And yet there comes a time to leave home. A time to step out on your own, bags packed with the lessons you've learned, the memories you've made, and just enough audacity to think you really can make a difference in this world.

18 years seems as good a time as any.

Let new adventures begin. 💙

When God Seems Silent

in , , by Erin Lynne, January 24, 2021

Throughout my life, I have both audibly heard the Lord's voice as well as been sure that He couldn't hear me. 

This, dear friends, is a story about both.


Basically since the day I started my current job, I knew it was one I wouldn't retire from. I wouldn't last that long.

I am not stupid enough to say that my job is the hardest job on the planet, goodness, it's not. But it's by far the hardest job I have ever had. Teaching fourth grade was the most exhausting, but it was a good kind of exhausted, and at the end of the day, I had a couple of dozen students who told me how great I was (some of them still do!)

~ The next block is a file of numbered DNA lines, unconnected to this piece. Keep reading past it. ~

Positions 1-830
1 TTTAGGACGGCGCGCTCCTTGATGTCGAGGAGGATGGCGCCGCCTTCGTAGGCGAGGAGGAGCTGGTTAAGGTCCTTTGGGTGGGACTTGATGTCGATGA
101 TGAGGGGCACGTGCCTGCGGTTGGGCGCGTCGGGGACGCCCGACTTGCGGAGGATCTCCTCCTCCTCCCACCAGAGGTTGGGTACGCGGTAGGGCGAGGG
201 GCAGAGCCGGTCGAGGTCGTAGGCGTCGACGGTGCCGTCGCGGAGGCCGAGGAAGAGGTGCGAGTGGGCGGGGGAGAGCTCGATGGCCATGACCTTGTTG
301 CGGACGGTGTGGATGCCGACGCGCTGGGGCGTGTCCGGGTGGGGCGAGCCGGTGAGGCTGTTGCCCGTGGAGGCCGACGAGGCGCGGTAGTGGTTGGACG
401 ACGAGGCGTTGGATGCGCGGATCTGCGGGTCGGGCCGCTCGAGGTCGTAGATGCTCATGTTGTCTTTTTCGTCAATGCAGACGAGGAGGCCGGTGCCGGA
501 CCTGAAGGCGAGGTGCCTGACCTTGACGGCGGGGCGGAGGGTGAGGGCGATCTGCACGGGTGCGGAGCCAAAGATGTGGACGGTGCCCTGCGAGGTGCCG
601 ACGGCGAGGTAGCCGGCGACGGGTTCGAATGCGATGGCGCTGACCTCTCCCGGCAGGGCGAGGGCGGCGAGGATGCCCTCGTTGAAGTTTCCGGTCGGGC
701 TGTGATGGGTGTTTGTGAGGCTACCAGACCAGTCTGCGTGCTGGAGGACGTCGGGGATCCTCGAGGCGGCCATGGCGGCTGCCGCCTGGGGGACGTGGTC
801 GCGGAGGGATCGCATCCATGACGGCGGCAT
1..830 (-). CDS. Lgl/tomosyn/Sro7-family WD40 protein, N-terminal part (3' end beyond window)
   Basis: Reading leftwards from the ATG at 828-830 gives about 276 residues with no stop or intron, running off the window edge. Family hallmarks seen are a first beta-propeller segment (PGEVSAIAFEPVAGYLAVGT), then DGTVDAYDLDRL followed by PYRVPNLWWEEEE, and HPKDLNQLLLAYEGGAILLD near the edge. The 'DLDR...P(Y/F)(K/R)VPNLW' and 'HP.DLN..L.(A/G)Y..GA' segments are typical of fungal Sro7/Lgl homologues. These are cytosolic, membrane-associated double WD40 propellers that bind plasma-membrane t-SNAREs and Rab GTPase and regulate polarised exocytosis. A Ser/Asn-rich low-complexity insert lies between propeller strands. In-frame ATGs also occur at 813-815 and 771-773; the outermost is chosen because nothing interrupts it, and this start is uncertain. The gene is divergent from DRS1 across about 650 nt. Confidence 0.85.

When you are in charge of technology, it's often a thankless job. Just one day I would like for someone to call and say "Y'all, this morning, I came in, I turned on my computer, it booted right up, and dang this internet is fast!" While I know there are teachers who appreciate me and the work our DTO has done, it's just hard when you hear more complaints than compliments.  It's draining. 

A few years ago, I felt a stirring like maybe it was time to look for a new job. There was even a job open that I was going to apply for. 

But when I prayed about it, I heard God say "Not yet."

I have a necklace and a bracelet that say "Faith in God includes faith in His timing." I have always loved that idea. He clearly is smarter than me, His timing is perfect. Of course I had faith in both!

"Ok," I thought. That's fine. I can get things ready, and soon, it will be time. Honestly, it made sense. At that point, a lot of what had been built in the district as far as tech goes had me as almost too integral a part of it. If I lifted out, there was a chance things might fall apart. I had time to get my ducks in a row. A year, right? That's what made sense. I would work to get things ready for transition for a year.  I had a tiny UK notebook in my desk at work, I could use that for keeping notes of what to do each month in this job for my successor! I had a plan and a timeline. I was ready.

A year passed. 

Two years. 

No jobs in sight.

Things got harder. Devastating things happened in my personal life. At times, I was miserable. Surely God didn't want me to be miserable, right?

I continued to pray. Prayers turned to begging, begging turned to pleading, pleading turned to crying. There were a lot of tears. Sometimes I cried at my desk at work. I was overwhelmed. I was drowning.